INCE WE PROMOTE Latin on this website, I suppose I should say “indices” instead of “indexes.” Bringing words from foreign languages into English can be problematic. Almost everyone pronounces “incipit” with the accent on the second syllable—but in Latin, the word is íncipit. By the way, almost everyone pronounces “Carmina Burana” incorrectly—the word is Cármina, not Carmína. 1 In graduate school, I had a musicology professor who would throw a tantrum if somebody said “concerti” instead of “concertos”—her belief was concerto had entered the English language. (But I personally find “concertos” quite an ugly word.)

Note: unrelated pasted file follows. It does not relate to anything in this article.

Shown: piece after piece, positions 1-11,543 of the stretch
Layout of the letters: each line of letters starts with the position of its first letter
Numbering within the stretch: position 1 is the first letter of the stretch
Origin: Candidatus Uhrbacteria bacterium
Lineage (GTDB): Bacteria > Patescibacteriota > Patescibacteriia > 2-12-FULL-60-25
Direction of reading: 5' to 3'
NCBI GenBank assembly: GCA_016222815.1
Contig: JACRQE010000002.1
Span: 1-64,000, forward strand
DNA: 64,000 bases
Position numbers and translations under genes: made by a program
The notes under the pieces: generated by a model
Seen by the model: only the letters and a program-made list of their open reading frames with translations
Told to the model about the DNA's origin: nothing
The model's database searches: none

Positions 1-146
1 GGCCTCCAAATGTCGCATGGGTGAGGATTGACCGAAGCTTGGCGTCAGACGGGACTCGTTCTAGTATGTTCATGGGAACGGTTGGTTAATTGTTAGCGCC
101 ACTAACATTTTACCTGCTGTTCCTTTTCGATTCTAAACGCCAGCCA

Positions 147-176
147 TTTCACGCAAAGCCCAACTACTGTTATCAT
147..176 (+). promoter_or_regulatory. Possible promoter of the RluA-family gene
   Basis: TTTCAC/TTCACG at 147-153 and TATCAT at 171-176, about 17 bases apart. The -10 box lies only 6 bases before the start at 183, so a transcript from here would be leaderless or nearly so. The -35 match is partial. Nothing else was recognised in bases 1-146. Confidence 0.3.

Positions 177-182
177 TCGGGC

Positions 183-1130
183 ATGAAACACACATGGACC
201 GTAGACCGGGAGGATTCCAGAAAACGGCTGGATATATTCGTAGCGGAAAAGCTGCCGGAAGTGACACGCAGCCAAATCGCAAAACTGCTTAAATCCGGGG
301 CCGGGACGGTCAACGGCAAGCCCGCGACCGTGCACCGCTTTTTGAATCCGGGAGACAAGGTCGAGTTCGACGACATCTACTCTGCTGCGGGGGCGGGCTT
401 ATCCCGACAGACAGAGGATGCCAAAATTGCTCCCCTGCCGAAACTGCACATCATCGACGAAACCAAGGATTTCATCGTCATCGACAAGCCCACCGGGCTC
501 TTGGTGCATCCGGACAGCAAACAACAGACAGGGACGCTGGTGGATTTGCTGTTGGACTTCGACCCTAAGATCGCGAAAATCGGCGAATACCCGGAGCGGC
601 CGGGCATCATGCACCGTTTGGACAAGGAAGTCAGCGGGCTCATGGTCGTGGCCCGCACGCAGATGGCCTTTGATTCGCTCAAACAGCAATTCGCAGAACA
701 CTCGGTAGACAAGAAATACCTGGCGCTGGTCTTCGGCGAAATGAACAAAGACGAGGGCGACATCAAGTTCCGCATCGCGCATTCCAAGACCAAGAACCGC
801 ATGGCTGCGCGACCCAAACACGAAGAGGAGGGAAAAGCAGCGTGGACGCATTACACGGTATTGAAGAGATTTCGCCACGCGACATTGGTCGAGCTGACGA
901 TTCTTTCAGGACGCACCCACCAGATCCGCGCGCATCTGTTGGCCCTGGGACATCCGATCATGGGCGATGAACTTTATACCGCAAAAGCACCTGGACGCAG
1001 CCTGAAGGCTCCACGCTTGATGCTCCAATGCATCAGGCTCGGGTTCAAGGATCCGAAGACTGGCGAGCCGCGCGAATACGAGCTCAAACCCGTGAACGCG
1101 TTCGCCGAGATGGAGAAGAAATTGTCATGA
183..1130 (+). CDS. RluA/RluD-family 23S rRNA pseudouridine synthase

The issue of hymnal indexes: Simple? Complicated? Frustrating? What say you?
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NOTES FROM THIS ARTICLE:
1 The Brébeuf hymnal uses accents for Latin words because they make a difference. The word ádvenit has a different meaning than advénit. Indeed, cónditor (“creator”) is quite different than condítor (“pickler”). It’s difficult for me to understand why certain modern publications—the Catholic Truth Society Missal, the Lumen Christi Missal, Father Martin O’Keefe’s Exsultemus, and so on—removed all the accents from the Latin.